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Saturday, Nov 23, 2019

Sri Lanka’s response to the Easter tragedy has been extremely disciplined

Experience suggests the attacks were probably not a fallout of the nation’s simmering domestic disputes

analysis Updated: Apr 22, 2019 22:00 IST
BS Prakash
BS Prakash
After ten years of relative quiet and the restoration of normalcy ( with the military victory over the LTTE in 2009), is Sri Lanka going to see a different kind of violence?
After ten years of relative quiet and the restoration of normalcy ( with the military victory over the LTTE in 2009), is Sri Lanka going to see a different kind of violence? (AFP)
         

As the news of the horrific attacks in Sri Lanka and the enormity of the unfolding tragedy hits me, my mind goes back to the blood letting that I saw. I was the Indian Deputy High Commissioner in Colombo during a difficult period, and saw bomb blasts ripping through hotels and markets, assassinations of political figures, both Sinhala and Tamil, and a city gradually losing its charm and grace, as security concerns came to dominate its setting and spirit.

After ten years of relative quiet and the restoration of normalcy ( with the military victory over the LTTE in 2009), is Sri Lanka going to see a different kind of violence?

We must first note the differences between what Sri Lanka has seen now and what it experienced during previous decades. The geographical spread of the attack from Batticaloa in the east to Negombo on the west coast, as also multiple locations in Colombo is one pointer. The attack on churches on an Easter Sunday and thus specifically targeting the Christian community is another. Tourists and foreigners congregating in upmarket hotels appear to have been intended victims apart from Sri Lankans in churches. The LTTE did not attack the Catholic Church (which showed sympathy for the Tamil cause), nor foreigners, lest it lost support in the West. Though it too was capable of meticulous planning, coordination and impeccable execution, the scale and intensity of these attacks shows a kind of operating procedure that had not been seen before.

Before looking at the larger picture, one must first note with appreciation that the Sri Lankan establishment has been extremely disciplined with regard to identifying or theorising about the perpetrators. Wisely, a clamp has been imposed on social media, vital to prevent rumour-mongering and worse in such a provocative situation. Reports speak of many arrests and hence news will inevitably trickle out in the coming days, even if a definitive assessment about the motives and the identity of the perpetrators may take more time. It is also remarkable that in the notoriously divisive Sri Lankan polity, major leaders seem to be speaking in one voice and there are no discordant noises in this hour of national crisis.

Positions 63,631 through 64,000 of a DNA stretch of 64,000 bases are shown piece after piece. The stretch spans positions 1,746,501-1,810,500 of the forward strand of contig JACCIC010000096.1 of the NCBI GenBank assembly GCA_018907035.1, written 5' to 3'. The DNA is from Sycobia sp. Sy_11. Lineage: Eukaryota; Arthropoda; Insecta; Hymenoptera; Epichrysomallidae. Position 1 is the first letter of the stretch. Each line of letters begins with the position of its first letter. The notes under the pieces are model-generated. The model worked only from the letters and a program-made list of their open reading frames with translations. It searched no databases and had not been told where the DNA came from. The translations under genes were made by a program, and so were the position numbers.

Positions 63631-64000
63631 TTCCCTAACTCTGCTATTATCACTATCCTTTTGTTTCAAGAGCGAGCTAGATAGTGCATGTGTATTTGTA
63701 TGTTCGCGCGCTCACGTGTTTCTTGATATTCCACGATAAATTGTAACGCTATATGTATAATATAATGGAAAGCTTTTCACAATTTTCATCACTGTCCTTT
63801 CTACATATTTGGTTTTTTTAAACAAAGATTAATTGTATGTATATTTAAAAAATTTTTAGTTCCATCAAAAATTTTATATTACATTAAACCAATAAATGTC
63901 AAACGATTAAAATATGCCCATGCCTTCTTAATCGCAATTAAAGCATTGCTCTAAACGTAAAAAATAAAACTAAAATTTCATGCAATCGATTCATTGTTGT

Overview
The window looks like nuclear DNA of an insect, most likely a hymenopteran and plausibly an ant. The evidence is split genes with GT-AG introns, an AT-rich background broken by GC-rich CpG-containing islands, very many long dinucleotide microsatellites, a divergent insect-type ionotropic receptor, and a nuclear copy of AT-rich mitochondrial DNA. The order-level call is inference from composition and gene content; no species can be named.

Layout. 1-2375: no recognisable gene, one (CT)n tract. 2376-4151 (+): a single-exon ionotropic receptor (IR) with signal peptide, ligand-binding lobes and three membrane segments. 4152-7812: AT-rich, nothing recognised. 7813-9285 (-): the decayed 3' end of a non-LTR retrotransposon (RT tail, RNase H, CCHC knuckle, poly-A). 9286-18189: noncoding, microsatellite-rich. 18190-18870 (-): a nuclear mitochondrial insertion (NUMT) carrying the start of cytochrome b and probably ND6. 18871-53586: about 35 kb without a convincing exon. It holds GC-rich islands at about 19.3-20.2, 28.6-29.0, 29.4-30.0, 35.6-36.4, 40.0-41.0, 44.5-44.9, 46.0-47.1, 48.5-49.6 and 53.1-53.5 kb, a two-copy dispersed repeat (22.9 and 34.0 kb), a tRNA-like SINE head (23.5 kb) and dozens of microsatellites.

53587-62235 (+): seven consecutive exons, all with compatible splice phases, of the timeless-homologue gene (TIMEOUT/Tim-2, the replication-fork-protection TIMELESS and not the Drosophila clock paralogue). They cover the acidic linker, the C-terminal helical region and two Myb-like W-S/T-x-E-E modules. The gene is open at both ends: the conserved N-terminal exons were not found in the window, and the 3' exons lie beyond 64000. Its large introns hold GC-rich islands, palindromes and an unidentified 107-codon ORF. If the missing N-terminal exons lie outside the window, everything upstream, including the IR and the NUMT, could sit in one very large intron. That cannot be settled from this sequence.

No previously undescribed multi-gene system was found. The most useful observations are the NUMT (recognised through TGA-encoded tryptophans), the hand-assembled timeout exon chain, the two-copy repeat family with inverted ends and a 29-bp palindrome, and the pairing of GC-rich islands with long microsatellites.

It is inevitable that thoughts should turn to the possible motives and proximate causes of these attacks. While SL government\t has been very careful and commendably circumspect, early indications point to the National Thowheeth Jamaath, a group that has so far been known primarily for defacing Buddhist statues. How much support they had in undertaking an act of such scale and sophistication is another matter.

Some experts on terrorism seem to be veering around to the view that Sri Lanka was a locale chosen for a larger message and not necessarily the intended target of the attacks. The parallel that comes to mind is the attack carried out by Al Qaida in 1998 in Kenya and Tanzania which was not meant to primarily cause destruction in those countries, but was meant as a message to the Americans. There is speculation that the vulnerabilities and the inherent diversity of Sri Lanka were exploited by an international group to stage attacks there, though the intended message was for an audience much larger and distant.

The idea that the attacks were probably not a fall out of the inherently domestic disputes in Sri Lanka also needs to be mentioned. Sri Lanka has simmering disputes — ethnic, religious, and political — but it would perhaps be safe to assess that none of these three are likely to cause violence of this ferocity.

What are the implications for our region and for India?

First, it shows once again the vulnerability of states and the ever-present nature of terrorism as an asymmetrical threat. Whatever be the intelligence lapses, none of us are safe from suicide bombers, not America, not India. Second, though Sri Lanka may be the victim this time, the need for intelligence-sharing and connecting the dots internationally is clear. This has to include operational matters as well as tracking financial flows. All this is happening already, but professionals may learn new lessons as the investigations proceed and the plot unravels. Third, the use of social media is a critical factor. We have come to learn about the dangers of radicalisation through social media. Experts have to devise strategies to counter it. It will be safe to assume that consultations and cooperation between Sri Lanka and India will intensify though this will necessarily stay under the radar.

BS Prakash is former deputy high commissioner to Sri Lanka

The views expressed are personal